If the C 63 is going to claim top honours in the performance saloon segment, it's the Audi RS4 and BMW M3 that it's going to have to beat. It won't be easy. Performance versions of past Mercedes C-Class models have always been blisteringly quick in a straight line but it's been a while since one received recognition as a truly focused driver's car. It's obvious that Mercedes always intended to address this with the latest generation C-Class and the C 63 but it may take a while for the idea of a Mercedes being as enjoyable on the road as a BMW to sink in. That's assuming, of course, that the C63 is such a Mercedes.
6.3-litres, 457bhp, this was never going to be an affordable car to own, especially with list prices starting at over £50,000. The best bet is to take the prohibitive running costs and purchase price on the chin, consoling yourself with the surging acceleration that takes hold when you bury the throttle. Expect to average 20-25mpg on a run if you're lucky and to pay group 20 insurance. If that puts you off, then you're unlikely to be target market for one of these anyway.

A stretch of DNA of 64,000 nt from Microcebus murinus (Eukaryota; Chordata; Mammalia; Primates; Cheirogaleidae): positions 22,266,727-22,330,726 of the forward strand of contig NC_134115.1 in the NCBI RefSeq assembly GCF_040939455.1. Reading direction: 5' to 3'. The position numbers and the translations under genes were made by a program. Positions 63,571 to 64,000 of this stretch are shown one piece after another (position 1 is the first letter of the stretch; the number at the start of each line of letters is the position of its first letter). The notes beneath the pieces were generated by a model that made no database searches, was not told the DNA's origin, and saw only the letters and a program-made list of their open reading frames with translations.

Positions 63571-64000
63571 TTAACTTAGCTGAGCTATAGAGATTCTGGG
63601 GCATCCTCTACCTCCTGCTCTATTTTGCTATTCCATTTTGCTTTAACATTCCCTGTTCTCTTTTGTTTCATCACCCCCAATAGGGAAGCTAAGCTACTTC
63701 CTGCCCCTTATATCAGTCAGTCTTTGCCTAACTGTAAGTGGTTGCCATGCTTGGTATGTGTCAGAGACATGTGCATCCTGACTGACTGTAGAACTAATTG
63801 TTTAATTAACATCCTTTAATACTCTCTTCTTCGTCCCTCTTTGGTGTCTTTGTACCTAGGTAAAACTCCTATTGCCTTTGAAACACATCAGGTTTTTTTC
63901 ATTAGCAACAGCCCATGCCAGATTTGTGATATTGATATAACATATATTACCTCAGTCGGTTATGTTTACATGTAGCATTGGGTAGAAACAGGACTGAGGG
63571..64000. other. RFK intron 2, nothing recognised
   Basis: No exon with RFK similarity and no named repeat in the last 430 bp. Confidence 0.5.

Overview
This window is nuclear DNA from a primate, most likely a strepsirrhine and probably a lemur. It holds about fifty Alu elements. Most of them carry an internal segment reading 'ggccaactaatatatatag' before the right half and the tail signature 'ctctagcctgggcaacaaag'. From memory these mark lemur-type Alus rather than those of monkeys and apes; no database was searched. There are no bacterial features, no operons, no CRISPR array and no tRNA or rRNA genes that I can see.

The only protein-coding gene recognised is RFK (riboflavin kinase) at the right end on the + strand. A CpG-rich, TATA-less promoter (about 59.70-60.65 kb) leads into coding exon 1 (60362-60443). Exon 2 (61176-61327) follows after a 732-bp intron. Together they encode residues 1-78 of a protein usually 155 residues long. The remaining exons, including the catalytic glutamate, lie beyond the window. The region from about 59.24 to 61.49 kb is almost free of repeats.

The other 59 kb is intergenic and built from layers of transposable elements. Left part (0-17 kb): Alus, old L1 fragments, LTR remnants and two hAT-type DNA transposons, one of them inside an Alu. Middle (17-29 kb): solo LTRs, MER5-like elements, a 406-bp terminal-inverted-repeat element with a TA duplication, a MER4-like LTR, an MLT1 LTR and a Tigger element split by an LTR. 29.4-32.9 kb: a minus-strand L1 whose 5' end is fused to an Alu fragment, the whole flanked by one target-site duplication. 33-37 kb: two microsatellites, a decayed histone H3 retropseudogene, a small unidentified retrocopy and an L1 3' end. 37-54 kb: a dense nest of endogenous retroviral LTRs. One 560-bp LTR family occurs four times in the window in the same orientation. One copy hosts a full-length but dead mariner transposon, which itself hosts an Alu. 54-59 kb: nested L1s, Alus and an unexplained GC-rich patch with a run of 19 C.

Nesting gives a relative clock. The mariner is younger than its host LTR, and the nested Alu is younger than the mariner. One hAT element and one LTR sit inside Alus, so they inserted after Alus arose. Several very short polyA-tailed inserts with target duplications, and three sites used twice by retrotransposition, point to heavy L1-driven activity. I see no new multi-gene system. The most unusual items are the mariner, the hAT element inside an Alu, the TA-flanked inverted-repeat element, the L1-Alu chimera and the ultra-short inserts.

The C 63 could be the vehicle that fires the three-pointed star back to the top of the performance saloon tree. BMW's M3 has ruled the roost here for too long from a Mercedes-Benz point-of-view and the sportier focus of the latest C-Class always suggested that a really serious performance model would be in the offing. The figures speak for themselves: a 4.6s 0-60mph acceleration and an artificially limited 111mph top speed, courtesy of 457bhp from a 6.3-litre V8. It all comes down to your judgement as to whether the C 63 stacks up as formidably on tarmac as it does on paper.